Home > security guard arrested > Case Western Reserve University security guard guilty in theft www.privateofficer.com
Case Western Reserve University security guard guilty in theft www.privateofficer.com
Cleveland OH Dec 5 2012 Twelve laptops, three cameras, and two iPods: these are the items a contract security guard stole from the Iris S. and Bert L. Wolstein Research Building during his brief employment at Case Western Reserve University.
Demeterious Cathey, 21, worked at the university for less than two months and stole the items between Aug. 3 and Sept. 6, according to CWRU chief of police and director of security Arthur Hardee.
Cathey was arrested on Sept. 6. “The [police] department’s detective was able to [link Cathey] to the thefts by reviewing the…camera system and checking for building access to monitor who was inside the building on the dates of the thefts,” he explained.
The university owned ten of the laptop computers and the three cameras, Hardee said. The remaining computers and the two iPods were the property of faculty members. CWRU Police and Security Services estimates that Cathey stole $13,000 worth of electronic equipment prior to his arrest.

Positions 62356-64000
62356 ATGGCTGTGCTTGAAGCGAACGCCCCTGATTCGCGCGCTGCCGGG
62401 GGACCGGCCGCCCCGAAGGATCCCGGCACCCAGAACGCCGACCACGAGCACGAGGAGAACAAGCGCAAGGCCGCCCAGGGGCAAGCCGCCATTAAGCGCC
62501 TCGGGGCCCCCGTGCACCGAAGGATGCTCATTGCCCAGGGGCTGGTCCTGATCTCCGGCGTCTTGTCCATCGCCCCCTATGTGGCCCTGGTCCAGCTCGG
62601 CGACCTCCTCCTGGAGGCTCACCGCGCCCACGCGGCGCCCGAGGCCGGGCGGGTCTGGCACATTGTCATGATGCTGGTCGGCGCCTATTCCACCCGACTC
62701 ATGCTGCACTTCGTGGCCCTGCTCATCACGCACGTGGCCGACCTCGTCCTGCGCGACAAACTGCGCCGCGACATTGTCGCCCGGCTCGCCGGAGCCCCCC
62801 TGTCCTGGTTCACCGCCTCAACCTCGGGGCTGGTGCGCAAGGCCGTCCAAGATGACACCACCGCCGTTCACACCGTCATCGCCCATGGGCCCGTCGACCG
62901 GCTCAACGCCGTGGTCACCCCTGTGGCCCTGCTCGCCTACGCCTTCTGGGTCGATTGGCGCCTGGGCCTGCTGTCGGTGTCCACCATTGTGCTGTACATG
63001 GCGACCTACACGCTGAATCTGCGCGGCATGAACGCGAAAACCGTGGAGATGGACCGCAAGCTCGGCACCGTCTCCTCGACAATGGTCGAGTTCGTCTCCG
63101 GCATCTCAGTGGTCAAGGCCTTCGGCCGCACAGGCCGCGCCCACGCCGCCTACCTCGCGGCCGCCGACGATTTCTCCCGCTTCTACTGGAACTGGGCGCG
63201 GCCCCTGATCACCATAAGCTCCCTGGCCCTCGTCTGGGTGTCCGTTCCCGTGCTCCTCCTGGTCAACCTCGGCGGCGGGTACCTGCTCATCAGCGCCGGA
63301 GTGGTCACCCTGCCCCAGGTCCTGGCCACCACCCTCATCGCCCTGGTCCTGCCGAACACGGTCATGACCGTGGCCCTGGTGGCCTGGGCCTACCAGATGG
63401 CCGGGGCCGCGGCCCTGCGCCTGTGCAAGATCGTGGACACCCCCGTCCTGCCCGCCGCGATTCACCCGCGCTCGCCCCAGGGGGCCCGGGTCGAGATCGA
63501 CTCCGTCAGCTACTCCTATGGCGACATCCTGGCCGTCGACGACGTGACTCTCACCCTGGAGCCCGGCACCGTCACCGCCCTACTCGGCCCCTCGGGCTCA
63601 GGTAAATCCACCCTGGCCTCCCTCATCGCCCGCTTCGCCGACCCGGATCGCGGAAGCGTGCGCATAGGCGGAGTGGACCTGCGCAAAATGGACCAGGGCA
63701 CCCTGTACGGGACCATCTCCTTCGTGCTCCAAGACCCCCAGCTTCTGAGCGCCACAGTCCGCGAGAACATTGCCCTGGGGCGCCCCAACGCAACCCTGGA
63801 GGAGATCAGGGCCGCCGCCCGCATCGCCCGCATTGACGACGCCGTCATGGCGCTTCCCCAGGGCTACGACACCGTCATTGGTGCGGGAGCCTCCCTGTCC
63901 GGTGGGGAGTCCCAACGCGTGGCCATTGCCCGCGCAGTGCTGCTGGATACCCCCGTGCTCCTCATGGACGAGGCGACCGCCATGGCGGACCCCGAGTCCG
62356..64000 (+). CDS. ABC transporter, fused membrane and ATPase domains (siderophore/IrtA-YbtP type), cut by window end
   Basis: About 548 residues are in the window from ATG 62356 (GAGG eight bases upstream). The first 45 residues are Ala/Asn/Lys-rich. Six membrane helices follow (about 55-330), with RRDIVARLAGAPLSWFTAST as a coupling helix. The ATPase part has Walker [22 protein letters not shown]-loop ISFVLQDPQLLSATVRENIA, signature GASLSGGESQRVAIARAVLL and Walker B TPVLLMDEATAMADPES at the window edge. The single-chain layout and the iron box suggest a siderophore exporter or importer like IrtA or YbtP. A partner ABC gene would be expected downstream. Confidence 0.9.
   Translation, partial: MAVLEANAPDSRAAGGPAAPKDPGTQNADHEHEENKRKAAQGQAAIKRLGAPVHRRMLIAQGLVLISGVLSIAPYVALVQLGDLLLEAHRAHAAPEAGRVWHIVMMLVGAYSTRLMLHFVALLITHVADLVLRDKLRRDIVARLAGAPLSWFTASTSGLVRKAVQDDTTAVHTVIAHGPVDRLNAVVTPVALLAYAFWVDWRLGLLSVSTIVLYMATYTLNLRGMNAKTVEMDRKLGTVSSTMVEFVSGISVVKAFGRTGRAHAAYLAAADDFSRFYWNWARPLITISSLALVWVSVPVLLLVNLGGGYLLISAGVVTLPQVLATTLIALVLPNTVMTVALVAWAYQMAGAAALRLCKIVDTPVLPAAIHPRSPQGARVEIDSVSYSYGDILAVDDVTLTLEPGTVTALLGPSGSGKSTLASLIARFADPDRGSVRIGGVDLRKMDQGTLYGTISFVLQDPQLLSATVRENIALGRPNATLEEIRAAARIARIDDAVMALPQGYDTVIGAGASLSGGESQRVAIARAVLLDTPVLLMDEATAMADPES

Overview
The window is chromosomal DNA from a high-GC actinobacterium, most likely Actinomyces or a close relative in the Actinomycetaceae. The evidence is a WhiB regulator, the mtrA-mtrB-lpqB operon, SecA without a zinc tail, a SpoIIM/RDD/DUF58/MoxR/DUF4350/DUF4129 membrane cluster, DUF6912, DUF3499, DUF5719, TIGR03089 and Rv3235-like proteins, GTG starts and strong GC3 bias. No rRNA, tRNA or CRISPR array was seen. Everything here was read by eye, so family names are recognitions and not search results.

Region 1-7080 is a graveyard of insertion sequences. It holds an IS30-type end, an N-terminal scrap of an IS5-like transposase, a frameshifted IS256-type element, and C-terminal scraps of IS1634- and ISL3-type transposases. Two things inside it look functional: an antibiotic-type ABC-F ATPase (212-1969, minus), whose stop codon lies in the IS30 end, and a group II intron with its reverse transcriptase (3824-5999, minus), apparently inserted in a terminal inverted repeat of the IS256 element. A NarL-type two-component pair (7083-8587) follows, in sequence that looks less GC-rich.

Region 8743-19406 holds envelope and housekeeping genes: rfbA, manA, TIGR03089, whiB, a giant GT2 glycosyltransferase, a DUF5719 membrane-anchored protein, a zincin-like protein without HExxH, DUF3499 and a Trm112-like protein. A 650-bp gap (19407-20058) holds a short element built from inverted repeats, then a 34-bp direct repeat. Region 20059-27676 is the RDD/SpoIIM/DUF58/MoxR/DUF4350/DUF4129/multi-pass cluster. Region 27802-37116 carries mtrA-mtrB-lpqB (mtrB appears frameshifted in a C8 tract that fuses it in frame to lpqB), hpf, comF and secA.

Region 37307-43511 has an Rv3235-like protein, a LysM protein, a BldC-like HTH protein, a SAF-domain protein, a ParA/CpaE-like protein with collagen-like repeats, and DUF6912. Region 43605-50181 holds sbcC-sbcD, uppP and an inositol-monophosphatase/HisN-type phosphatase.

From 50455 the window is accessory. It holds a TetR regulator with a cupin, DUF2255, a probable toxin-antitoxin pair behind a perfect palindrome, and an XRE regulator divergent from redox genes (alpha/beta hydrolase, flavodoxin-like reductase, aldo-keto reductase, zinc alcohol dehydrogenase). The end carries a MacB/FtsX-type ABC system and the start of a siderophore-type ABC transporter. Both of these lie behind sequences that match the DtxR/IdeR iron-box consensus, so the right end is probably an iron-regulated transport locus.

Because the amount exceeded $5000, the state of Ohio was able to charge Cathey with one count of grand theft, in addition to one count of aggravated theft and three counts of petty theft. As stated in the case summary, made available by the Cuyahoga County Clerk of Courts, a grand jury indicted Cathey on Oct. 1.
Cathey was incarcerated until his arraignment on Oct. 16, at which time he posted the court’s defined bail of $10,000. He pled guilty to the charges on Nov. 15 and will face sentencing on Dec. 13 at 10:30 a.m. at the Justice Center downtown.
News of Cathey’s arrest gained very little media attention and was inaccurately reported in Cleveland by WEWS TV, which is the city’s local ABC affiliate and commonly known as News Channel 5.
The online report, published Oct. 2, falsely indicated Cathey was arrested on Aug. 6, rather than Sept. 6. Additionally, the article’s headline refers to Cathey as a “Case Western Reserve University security guard,” rather than as contract security guard employed by Ohio Security Services (OSS).
The official CWRU logo was chosen to embellish the posting. As a contractor, Cathey did not work directly for the university, although OSS personnel are highly integrated with CWRU Police and Protective Services.
According to Hardee, OSS employees provide security for the campus parking facilities, supplemental security in certain university buildings, and staff the Safe Ride Program. “OSS…officers are non-sworn, thus they have no arrest authority,” he said. “Their authority is limited to basic security functions only, [and all] security staffing is centrally managed under the Office of Facility Security and/or CWRU PD.”